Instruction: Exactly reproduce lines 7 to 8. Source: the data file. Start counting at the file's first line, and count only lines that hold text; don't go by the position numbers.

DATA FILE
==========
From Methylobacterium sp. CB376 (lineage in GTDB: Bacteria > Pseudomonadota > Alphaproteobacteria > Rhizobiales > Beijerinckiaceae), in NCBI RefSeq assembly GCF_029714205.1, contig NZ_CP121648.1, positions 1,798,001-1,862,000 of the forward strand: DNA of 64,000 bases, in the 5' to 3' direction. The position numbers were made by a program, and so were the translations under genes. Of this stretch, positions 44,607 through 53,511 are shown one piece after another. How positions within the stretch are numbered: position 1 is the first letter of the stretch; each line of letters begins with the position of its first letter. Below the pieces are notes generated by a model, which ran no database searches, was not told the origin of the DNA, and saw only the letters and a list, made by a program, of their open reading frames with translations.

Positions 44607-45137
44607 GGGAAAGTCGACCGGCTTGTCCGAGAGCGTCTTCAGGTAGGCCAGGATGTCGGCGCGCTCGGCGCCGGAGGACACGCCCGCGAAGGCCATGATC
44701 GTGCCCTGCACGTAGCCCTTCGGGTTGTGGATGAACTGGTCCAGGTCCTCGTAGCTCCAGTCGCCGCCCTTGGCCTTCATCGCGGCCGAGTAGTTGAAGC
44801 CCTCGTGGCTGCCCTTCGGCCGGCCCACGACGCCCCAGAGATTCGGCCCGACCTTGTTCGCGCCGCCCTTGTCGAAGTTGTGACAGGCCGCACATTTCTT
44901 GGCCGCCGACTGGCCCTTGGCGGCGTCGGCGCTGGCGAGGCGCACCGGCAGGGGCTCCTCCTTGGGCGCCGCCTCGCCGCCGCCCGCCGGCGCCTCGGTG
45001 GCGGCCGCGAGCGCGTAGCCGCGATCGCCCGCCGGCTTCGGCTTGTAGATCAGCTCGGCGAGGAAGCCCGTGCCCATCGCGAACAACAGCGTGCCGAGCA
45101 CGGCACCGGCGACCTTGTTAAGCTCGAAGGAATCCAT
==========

45001 GCGGCCGCGAGCGCGTAGCCGCGATCGCCCGCCGGCTTCGGCTTGTAGATCAGCTCGGCGAGGAAGCCCGTGCCCATCGCGAACAACAGCGTGCCGAGCA
45101 CGGCACCGGCGACCTTGTTAAGCTCGAAGGAATCCAT